What's common on to Electricity consumption - Voting behaviour - Car Offers - Policy Advocacy?

Long before, I worked on an RCT evaluating an intervention aiming to reduce electricity consumption. The intervention was simple. Every week, households would receive letters with data about their consumption previous week and the average consumption of their households in the previous week. The hypothesis was that everyone wants to save electricity but households may not know if their consumption is appropriate or they are overusing. If people are given a benchmark (neighbour's consumption) to check if they are using appropriately, they would adjust their consumption.

Since letters had to be sent every week, we needed a location where we can collect data digitally. It happened to be a large apartment complex. It also happened that the apartments had a generator for backup. There were two prices for electricity. One price for the "usual electricity". The price of generator electricity was higher.

The results showed that people significantly reduced their consumption. Telling people that they are over-consuming as compared to their neighbours, worked. The interesting aspect is that the electricity consumption reduced only for "usual electricity". It didn't change for "diesel generated electricity". It happened because diesel electricity was high. So, people already made a conscious effort of saving it. Letters didn't help as they were already saving diesel electricity. Letters helped saving usual electricity, as they weren't sure of "whether they were using appropriate amount".

In discussion with my boss, I had then mentioned that this pattern can be linked to voting behaviour. The model is same as above. In the above case, there is a product (generator), about which people are sure. So, external influence didn't matter. It mattered only when people were unsure, usual electricity. Similarly, there are two types of voters: strong supporters and others. Strong supporters would vote for a party irrespective of the situation. So, they wouldn't be necessarily affected by campaigning. The other supporters are malleable. 

Two situations arise. When a party is extremely unpopular, then everyone has decided NOT to vote for it. In a two party system, opposition gains. In a not so clear context, a party can increase their votes by focusing on the malleable people.

Convincing the malleable people is a tough task. Local leaders come into play here. Since parties can't reach out to everyone, they target these local leaders, who act as a lever to convince others. I later developed a more comprehensive framework including other variables but this was the crux: convinced voters and neutral voters (fence sitters).

After few years, I was excited to know that Abhijit Banerjee and others are working on a similar area, called social networks. They were getting into the depth of this idea on the modalities of influencing people. Essentially, the spread of information through local leaders (nodes) depends on the "connectivity of the person" and the person's "credibility". Further, one doesn't need to focus on everyone in the community. There may exist an optimum of nodes for a given population size, through which information can be effectively disseminated to the rest. They are figuring out these things.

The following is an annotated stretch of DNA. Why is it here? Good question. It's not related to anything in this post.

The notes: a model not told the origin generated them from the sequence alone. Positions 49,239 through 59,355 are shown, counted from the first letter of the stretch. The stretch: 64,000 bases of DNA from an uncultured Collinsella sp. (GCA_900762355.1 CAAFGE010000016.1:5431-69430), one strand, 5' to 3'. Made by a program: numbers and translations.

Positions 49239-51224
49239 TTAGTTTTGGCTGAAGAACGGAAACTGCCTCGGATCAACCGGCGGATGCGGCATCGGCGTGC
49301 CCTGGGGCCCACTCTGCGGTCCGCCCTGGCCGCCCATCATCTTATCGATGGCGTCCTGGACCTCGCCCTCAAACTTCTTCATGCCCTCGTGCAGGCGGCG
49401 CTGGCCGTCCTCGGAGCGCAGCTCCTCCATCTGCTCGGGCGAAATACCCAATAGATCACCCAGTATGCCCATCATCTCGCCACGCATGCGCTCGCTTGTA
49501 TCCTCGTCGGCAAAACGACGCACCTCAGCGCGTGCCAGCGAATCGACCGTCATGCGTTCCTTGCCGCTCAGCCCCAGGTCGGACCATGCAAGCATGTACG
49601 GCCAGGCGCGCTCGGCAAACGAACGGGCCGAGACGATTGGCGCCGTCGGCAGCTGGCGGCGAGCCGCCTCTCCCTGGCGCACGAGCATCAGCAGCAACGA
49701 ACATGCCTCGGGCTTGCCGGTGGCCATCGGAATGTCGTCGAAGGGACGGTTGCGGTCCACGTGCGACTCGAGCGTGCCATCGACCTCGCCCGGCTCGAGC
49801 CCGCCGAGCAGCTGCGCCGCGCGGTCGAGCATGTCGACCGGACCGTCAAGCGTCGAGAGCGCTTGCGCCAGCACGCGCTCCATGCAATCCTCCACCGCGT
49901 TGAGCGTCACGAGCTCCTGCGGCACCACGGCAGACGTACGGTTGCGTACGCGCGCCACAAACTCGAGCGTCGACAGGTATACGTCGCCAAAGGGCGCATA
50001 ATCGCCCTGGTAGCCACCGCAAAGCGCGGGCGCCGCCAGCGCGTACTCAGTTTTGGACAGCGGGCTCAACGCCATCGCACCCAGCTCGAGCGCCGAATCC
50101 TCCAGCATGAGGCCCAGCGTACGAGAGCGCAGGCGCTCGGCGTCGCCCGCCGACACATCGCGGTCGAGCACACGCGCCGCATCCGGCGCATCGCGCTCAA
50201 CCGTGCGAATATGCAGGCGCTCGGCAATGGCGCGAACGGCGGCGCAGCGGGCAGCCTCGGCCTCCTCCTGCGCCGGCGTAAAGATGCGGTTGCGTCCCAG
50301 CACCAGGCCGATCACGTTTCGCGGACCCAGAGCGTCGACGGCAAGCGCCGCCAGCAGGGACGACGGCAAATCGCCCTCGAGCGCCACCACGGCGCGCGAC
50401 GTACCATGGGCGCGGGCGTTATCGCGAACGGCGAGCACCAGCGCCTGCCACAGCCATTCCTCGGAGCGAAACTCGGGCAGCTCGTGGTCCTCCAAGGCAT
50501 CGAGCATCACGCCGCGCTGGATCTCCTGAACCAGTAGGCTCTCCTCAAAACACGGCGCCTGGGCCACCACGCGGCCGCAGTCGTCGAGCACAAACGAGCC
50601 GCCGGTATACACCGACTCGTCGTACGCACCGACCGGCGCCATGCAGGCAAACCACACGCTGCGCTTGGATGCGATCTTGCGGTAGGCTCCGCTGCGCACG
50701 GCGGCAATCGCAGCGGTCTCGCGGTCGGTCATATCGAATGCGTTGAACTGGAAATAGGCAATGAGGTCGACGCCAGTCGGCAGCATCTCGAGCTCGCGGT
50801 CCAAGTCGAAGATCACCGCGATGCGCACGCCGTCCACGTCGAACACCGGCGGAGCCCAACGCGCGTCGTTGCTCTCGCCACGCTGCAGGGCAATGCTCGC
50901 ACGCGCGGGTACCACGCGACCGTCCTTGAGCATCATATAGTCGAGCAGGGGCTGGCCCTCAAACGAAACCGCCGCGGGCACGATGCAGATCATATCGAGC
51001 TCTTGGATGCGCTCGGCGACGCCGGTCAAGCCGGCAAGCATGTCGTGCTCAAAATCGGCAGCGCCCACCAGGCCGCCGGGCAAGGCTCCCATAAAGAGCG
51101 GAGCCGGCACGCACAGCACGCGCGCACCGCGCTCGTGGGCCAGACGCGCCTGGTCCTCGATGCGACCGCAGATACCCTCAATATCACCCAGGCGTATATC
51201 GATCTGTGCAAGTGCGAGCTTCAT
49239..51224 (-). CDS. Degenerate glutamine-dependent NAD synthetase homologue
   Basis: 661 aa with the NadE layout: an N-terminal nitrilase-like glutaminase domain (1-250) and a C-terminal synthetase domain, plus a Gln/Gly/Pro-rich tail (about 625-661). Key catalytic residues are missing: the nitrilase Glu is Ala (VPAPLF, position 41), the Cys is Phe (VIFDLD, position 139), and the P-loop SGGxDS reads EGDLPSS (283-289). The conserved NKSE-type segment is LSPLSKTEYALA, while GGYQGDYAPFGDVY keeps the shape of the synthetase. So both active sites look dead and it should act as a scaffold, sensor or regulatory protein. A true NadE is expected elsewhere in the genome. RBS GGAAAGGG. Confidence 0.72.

A bit on the influence of "credibility of person". During the "intolerance debate", some argued that there is actually no data supporting raise in intolerance in the country. They had used crime data for this analysis. I had then written in News Laundry that crime data is not a good proxy for measuring perception of intolerance for two reasons. One, crime is an extreme measure of intolerance. Crime data hence doesn't capture verbal and other forms. Two, the perception of intolerance is magnified when certain key leaders of the society engage in it and get away with it. It's similar to the social networks argument: The messenger of information matters.

Coming back to our central argument of malleable people and non-malleable people, some time later, I learned that Malcolm Gladwell discussed a similar idea in his book Tipping Point. 

Famous economist textbook author Hal Varian had long back worked on a similar model of consumer and price behaviour. His model was on informed consumers and uninformed consumers. His idea was based on offer prices of cars. His argument was that only uninformed consumers would be affected by such advertisements and so on.

Central to all these ideas is the presence of two sections of people: "malleable" and "non-malleable". Malleable people are swayed by others (neighbours etc). Again, not all neighbours are same. Credibility of messenger and connectivity etc. also matter.

Cass Sunstein has a new paper on people's support to policy. His finding is that if people are not well informed of a policy, being told that majority supports it, will increase their odds of supporting the policy. This is similar to our model. Informed people don't get influenced but uninformed people get swayed by information of neighbours.

Simple idea but wide application!

1 comment:

  1. The malleability is captured by another economic concept -- "at the margin". People at the margin need to be persuaded. Those on either side of the margin have lower rate of returns.